But I Might Die Tonight . . . What Happens to Your Law Firm If You Do?

Sorry to be morbid (that’s a great Cat Stevens’ song, though) — but do you know what will happen to your law firm if you die or become disabled?  Here’s hoping that doesn’t happen; but, if it did, are you ultimately placing the unenviable task of winding down your law firm upon your family?

Over my years of consulting, I’ve seen a number of solo and small law firms fall apart, and then shutter, upon the unexpected death or disability of a founding or managing partner.  In that case, family members are often called upon to try to close a business they have no idea how to manage and aren’t even licensed to run.  Oftentimes, other lawyers don’t (or can’t) help because there’s no revenue incentive to do so — always in solo offices, and especially for small firms, the death or disability of a partner means the end of new business.

So, if you’re operating without a succession plan, or a wind-down program, for your law firm, you’re potentially driving your grieving family members into years of taxing and fatiguing work.  No law firm closure I have ever seen that has been managed by family members of the lawyers has been easy, or gone well.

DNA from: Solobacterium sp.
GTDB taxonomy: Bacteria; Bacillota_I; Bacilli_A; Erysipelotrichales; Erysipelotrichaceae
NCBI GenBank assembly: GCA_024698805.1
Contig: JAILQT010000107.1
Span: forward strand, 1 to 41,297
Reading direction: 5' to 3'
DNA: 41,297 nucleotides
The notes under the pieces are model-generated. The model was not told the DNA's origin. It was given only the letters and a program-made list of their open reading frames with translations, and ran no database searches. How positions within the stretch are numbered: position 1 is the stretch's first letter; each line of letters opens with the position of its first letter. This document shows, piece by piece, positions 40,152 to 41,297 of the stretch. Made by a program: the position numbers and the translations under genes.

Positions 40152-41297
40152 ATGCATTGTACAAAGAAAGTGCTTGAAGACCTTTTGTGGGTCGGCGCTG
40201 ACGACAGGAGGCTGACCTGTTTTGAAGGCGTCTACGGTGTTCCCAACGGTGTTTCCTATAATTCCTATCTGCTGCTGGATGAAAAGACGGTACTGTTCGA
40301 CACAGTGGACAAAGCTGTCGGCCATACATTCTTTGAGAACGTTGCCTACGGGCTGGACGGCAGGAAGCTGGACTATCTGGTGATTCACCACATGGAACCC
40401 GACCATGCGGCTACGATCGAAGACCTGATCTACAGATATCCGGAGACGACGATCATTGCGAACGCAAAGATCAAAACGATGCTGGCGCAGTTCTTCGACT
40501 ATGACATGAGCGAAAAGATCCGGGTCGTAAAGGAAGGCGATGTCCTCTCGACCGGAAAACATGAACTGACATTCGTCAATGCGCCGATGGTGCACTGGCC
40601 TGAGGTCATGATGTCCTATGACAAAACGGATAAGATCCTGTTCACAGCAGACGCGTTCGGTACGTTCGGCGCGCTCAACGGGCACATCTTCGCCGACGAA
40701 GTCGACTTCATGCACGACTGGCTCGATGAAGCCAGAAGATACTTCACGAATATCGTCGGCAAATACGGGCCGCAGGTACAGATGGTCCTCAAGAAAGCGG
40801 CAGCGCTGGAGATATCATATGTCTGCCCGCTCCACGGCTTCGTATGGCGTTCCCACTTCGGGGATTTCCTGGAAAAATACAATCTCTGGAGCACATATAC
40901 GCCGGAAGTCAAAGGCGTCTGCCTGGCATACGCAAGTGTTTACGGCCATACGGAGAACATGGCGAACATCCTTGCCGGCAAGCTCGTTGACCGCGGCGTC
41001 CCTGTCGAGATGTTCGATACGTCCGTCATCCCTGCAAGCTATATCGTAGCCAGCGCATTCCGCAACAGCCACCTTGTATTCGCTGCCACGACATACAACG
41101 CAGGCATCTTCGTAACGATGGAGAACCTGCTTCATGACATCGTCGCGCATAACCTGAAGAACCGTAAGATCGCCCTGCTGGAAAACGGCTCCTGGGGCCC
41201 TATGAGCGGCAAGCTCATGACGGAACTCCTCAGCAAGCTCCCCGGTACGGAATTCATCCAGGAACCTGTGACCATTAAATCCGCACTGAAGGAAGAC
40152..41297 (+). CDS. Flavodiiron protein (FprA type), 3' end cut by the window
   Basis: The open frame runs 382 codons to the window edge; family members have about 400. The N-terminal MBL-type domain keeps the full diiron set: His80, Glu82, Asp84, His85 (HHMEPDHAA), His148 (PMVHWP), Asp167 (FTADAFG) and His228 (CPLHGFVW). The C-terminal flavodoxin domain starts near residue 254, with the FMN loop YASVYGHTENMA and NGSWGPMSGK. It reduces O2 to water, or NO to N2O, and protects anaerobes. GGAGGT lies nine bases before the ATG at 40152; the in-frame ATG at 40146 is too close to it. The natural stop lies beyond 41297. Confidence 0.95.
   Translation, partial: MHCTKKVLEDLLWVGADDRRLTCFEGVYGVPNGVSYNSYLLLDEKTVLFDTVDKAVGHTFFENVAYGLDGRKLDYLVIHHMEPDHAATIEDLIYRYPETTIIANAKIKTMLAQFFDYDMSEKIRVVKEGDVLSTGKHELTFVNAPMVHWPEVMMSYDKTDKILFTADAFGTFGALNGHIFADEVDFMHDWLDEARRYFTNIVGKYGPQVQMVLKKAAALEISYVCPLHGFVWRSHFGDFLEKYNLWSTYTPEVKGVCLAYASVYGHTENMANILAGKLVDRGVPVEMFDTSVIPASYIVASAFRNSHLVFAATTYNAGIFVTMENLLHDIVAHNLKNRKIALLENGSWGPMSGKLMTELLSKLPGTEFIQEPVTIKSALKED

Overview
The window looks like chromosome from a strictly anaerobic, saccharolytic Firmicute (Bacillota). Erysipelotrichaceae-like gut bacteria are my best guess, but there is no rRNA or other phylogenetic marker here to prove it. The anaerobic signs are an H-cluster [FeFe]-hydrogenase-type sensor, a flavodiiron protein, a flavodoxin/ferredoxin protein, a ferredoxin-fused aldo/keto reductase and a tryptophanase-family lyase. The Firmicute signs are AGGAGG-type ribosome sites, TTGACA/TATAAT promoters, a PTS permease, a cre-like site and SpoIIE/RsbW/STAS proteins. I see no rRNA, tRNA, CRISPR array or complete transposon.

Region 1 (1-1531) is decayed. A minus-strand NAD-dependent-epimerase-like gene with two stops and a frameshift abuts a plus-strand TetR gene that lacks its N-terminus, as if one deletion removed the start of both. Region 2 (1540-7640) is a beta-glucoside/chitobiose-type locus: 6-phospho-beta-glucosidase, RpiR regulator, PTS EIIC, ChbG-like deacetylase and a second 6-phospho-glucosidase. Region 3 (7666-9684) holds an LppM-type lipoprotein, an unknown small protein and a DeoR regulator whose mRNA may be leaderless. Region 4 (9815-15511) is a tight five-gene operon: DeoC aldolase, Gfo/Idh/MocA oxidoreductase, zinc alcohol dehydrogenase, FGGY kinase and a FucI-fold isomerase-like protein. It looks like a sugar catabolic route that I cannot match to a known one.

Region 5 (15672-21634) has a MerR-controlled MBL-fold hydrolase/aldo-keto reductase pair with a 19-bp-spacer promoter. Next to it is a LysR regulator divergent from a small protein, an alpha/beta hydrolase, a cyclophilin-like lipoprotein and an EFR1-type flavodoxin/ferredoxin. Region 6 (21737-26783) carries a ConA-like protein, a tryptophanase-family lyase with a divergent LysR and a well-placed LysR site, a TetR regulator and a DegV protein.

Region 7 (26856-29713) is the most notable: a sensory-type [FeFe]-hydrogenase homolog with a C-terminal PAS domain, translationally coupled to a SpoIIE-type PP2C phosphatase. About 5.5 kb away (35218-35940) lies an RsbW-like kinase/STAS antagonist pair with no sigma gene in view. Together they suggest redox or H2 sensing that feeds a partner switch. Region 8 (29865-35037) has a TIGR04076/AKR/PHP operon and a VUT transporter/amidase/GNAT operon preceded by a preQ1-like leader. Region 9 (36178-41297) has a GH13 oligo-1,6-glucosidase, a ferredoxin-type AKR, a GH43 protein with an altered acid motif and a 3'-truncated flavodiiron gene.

Therefore, it’s essential for you to take the time to create a plan of action now.

Fortunately, there are a number of resources available, including some bar association-designed productions, that have been made publicly available, that should help you in the construction phase.

. . .

If you’re having trouble coming up with a viable succession plan, we can help.

The Wyoming State Bar offers free law practice management consulting services through Red Cave Law Firm Consulting.

To request a consult, visit the Wyoming State Bar’s law practice management page, and start running your law firm like a business.

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